2016 Satyre Wines, Amalthea Rosé, Russian River Valley.
The face of Satyre Wines, Nicole Kosta, a fiercely proud Aussie, was an organic chemistry graduate of the University of Adelaide before coming to the US to pursue a science career, before being bit by the wine bug and going down the Sommelier route. She being mentored by by the first US female Master Sommelier, Madeline Triffon, later becoming the wine director of the esteemed Mandarin Oriental Hotel in San Francisco, where I first became where of her, she was well known figure and talent in the Somm and wine tasting scene in the City. Along, with her partner in wine, winemaker Ted Weisser, an Alabama native that followed his wine dreams to California in 2011, she started their own label Satyre Wines. It was after leaving the Mandarin and looking for the less stressful wine country lifestyle she joined Dan Goldfield and Steve Dutton at Dutton-Goldfield Winery using her skills in wine education, hospitality, direct to consumer sales and business development. Satyre, pron. {suh – tîr}, is all about small lot wines, the name Satyre, as explained by Nicole, comes from the mythical woodland creature the Satyr, half human & half goat, who indulged in the great vice’s of the world, namely and mostly in wine, as well as dancing and music, they were also companions to Dionysis, the God of Wine. They first did a Pinot Noir, and while that remains a focus of Satyre, especially being where they are, they added a Los Carneros Vermentino, a Chardonnay, and more recently a Mourvedre from Yolo County, but maybe most interesting is this Rosé, which is a unique wine, and one that sets this young label apart. The Satyre 2016 Amalthea Rosé is crafted from mostly Pinot Noir, Rolle (The French term for Vermentino) and a dash of Mourvedre, it’s an intriguing Rosé varietally, but also because it’s barrel fermented and barrel aged for 22 months sur lie in cask, with 10% new French oak. Satyre was going for some added complexity and mouthfeel, which they very much succeeded in. While in the cellar it was treated more like a Chardonnay with lees stirring twice a month that adds to this Rosé’s glycerin and gives rich texture, which somehow retains a fresh intensity and life in the glass. Helped out by ex-Merry Edwards hand, Jeff Restel, their consultant, who is now winemaker at Dutton-Goldfield, looks to have had a good influence on the lineup, especially the Pinot, these are wines to check out, their Russian River Valley Pinot is as you’d want and expect from the region with loads of deep fruit, it was sourced from two vineyards from the Dutton Ranch in the western part of the Russian River Valley. The cool vineyard sites retain Pinot’s beautiful natural brightness (acid) while the sandy Goldridge soils make the vines stress and go deep for water, concentrating and intensifying the beautiful almost candied cherry and red fruit flavors. This is an all American Pinot Noir showing lots of up front fruit, smoky sweet French oak and a curvy body, but there’s more to meet the eye here and the complexity fights through the cola and black raspberry adding layers of dried Provencal herbs, rose petals and a surprising lift of acidity that keeps things in check with hints of anise and Asian spices. Getting back to the Amalthea Rosé, it reminds me somewhat of the lees aged Provence wines and it flows with a distinct set of flavors that includes a juicy cantaloupe or muskmelon, some strawberry, light kirsch and creamy orange/tangerine citrus with hints of vanilla, yeasty notes and a touch of guava. Dry and crisp at first this Amalthea Rosé gains some weight and density with air, making it great with more robust food choices and an array of cuisines, it is surprisingly quaffable and refreshing, showing some talent and thoughtfulness and making for a singularly California expression. Both this extraordinary pink wine, and the Aristaeus Pinot Noir, stand out in Satyre’s set of current releases, and they are welcome additions to the new generation of Sonoma boutique wineries.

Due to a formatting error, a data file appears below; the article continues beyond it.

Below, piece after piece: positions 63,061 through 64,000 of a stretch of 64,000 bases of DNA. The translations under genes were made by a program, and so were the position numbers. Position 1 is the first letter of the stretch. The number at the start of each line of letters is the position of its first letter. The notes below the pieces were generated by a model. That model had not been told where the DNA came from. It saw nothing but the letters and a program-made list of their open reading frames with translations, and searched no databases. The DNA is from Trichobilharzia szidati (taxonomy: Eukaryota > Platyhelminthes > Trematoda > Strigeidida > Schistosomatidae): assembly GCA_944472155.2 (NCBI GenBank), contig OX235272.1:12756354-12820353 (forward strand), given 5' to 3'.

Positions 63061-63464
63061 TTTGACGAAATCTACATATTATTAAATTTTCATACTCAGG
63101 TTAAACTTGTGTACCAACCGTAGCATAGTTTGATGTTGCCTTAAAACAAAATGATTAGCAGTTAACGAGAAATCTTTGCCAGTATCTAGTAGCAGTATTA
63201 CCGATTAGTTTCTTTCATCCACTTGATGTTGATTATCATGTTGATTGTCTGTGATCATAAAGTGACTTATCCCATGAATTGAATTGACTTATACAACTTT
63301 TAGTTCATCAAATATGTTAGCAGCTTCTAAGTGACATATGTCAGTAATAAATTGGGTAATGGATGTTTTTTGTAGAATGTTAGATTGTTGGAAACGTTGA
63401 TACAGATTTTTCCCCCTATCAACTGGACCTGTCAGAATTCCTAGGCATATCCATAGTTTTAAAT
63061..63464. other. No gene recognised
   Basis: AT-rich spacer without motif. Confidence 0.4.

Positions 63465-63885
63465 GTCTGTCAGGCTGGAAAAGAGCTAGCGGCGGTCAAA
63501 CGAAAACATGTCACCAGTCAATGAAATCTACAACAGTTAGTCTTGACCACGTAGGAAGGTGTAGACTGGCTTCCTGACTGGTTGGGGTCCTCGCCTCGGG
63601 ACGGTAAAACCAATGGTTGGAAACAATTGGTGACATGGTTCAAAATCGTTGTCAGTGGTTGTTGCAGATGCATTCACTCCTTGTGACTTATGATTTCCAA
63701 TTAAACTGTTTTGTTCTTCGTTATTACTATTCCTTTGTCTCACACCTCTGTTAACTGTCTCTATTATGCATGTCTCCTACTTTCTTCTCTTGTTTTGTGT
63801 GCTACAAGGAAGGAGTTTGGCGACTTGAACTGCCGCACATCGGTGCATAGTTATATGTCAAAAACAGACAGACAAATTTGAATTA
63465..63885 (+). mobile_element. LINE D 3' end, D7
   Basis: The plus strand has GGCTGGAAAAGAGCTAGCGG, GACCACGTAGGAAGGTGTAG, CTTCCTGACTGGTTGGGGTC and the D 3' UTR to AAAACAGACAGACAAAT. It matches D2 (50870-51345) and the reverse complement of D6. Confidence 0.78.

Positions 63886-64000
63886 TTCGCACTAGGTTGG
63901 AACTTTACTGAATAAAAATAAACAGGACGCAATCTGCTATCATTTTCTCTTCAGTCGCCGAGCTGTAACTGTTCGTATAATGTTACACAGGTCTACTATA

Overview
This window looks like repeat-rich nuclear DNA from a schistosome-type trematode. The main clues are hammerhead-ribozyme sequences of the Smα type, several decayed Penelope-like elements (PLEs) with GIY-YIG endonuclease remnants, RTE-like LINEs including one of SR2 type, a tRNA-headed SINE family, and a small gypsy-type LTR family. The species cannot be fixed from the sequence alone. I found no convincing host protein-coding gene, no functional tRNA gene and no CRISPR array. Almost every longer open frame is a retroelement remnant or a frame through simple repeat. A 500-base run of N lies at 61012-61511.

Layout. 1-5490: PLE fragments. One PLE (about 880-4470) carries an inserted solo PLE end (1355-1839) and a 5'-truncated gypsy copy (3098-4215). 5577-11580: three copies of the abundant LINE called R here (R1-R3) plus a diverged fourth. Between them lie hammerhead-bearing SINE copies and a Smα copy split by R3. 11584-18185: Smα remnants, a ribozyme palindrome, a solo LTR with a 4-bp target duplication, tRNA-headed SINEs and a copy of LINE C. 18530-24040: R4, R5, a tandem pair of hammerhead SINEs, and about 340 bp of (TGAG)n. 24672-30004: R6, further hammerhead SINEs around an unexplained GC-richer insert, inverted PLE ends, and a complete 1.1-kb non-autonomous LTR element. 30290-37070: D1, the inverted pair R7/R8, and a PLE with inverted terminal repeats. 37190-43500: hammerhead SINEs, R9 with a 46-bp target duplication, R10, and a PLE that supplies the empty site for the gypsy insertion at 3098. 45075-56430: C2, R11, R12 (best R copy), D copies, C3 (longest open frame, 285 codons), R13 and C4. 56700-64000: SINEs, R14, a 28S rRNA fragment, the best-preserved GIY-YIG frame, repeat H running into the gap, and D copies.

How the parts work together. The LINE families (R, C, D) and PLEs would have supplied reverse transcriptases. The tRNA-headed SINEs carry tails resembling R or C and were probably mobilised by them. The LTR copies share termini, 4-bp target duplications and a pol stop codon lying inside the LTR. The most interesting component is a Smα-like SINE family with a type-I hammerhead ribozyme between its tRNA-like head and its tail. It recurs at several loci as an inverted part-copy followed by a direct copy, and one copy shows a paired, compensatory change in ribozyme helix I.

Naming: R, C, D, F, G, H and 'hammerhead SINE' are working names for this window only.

($28 Est.) 92 Points, grapelive

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